Canthigaster coronata (Vaillant & Sauvage, 1875)
Crowned puffer
photo by Randall, J.E.

 Family:  Tetraodontidae (Puffers), subfamily: Canthigasterinae
 Max. size:  11 cm SL (male/unsexed)
 Environment:  reef-associated; depth range 6 - 165 m
 Distribution:  Former distribution of Hawaii and Tonga to the east coast of Africa and the Red Sea, is divided into three species: C. coronata, endemic to the Hawaiian Islands; C. axiologus from the rest of the Pacific west of the Hawaiian Island; and C. cyanospilota from the Indian Ocean and Red Sea (type locality, Gulf of Aqaba) (Ref. 83660).
 Diagnosis:  Dorsal spines (total): 0-0; Dorsal soft rays (total): 9-11; Anal spines: 0-0; Anal soft rays: 9-10. This species is characterized by the following: D 9-11 (usually 10, rarely 9); A 9-10 (usually 10); pectoral rays 15-18 (usually 17); gill rakers 7-9; body depth between origins of dorsal and anal fins 2.8-3.25 in SL; head length (HL) 2.3-2.55 in SL; interorbital width 3.9-4.45 in HL; gill opening 3.7-4.75 in HL; anal fin origin below or anterior to rear base of dorsal fin, preanal length 1.35-1.4 in SL; longest dorsal ray 2.2-2.5 in HL; preserved colour pale grey to pale tan with 3 triangular dark brown saddle-like bars dorsally on body, progressively more oblique posteriorly, the first extending narrowly to ventral edge of gill opening, the second to level of lower edge of pectoral-fin base and enclosing base of dorsal fin posteriorly, and the last ending at upper base of caudal fin; a dark brown band run across posterior interorbital and anterior occiput; a dark brown spot below base of pectoral fin; head and body with many small pale spots (most about half pupil diameter), faint or absent on paler parts of body but very evident on edges, within dark bars, and on head where ground colour darker; around eye are narrow pale bands and spots; pale lips encircled with a narrow dusky band; a thin dark brown line midventrally on abdomen and chest present or absent (may be broken to long segments); pale fins, with upper and lower margins of caudal fin with a broad brown band, darker at base; when fresh, noteworthy are the many small yellow spots, and the lack of blue spots - blue only between yellow markings around eye (Ref. 83660).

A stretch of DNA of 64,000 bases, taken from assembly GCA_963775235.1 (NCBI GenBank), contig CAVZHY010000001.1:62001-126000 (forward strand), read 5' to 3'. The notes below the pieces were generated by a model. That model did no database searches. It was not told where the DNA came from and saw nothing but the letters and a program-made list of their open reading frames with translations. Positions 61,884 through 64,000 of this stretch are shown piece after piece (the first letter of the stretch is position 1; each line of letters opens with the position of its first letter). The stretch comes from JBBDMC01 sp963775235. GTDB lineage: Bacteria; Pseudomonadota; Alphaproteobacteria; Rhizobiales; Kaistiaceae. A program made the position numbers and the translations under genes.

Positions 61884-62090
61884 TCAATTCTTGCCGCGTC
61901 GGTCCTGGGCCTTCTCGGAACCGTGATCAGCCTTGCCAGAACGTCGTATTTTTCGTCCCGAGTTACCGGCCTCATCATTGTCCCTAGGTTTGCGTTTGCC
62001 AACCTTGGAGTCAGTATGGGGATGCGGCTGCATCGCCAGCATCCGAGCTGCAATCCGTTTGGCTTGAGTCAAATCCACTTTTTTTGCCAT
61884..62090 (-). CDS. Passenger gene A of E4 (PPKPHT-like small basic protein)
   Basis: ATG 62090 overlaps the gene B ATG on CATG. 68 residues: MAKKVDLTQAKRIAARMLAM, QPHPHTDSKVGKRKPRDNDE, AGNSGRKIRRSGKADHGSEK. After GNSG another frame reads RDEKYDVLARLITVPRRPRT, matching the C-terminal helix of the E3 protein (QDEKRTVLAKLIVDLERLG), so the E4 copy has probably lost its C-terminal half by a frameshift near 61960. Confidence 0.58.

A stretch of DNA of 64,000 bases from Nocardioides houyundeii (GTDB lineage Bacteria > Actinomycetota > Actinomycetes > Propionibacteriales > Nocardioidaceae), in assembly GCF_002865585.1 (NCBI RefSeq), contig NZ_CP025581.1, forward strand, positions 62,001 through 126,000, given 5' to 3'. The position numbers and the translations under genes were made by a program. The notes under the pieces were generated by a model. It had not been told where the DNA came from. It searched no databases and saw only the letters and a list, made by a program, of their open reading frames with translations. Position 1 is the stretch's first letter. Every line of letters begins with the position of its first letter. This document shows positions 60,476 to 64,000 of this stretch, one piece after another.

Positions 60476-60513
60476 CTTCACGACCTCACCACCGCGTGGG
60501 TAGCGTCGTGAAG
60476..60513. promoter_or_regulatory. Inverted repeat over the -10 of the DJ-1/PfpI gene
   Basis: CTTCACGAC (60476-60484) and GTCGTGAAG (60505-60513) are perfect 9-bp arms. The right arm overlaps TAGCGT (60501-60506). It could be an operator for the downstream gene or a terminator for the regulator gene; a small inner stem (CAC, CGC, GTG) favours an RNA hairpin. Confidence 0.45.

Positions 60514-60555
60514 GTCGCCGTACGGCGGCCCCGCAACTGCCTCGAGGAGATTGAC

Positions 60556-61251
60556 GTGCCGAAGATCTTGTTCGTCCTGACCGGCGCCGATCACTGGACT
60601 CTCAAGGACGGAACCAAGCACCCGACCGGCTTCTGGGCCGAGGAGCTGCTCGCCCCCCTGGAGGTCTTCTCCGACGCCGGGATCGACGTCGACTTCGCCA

Biology:  Found mostly below depths of 23 m, but occasionally seen in as little as 6 m (Ref. 3921). Benthopelagic (Ref. 58302). Usually found on sand or sand and rubble bottom or algal flats, often in the vicinity of coral reefs (Ref. 83660). Feed on a wide variety of benthic organisms: gastropods, sponges, algae, bivalves, polychaetes, tunicates, crabs, sea urchins, heart urchins, brittle stars, bryozoans, peanut worms, various small crustaceans and foraminiferans (Ref. 3921).
 IUCN Red List Status:   (Ref. 96402)
 Threat to humans:  other
 Country info:   

 Entered by: Torres, Armi G. - 15.04.93
 Modified by: Bailly, Nicolas - 15.07.13
 Checked by: Palomares, Maria Lourdes D. - 04.03.94

Source and more info: For personal, classroom, and other internal use only. Not for publication.

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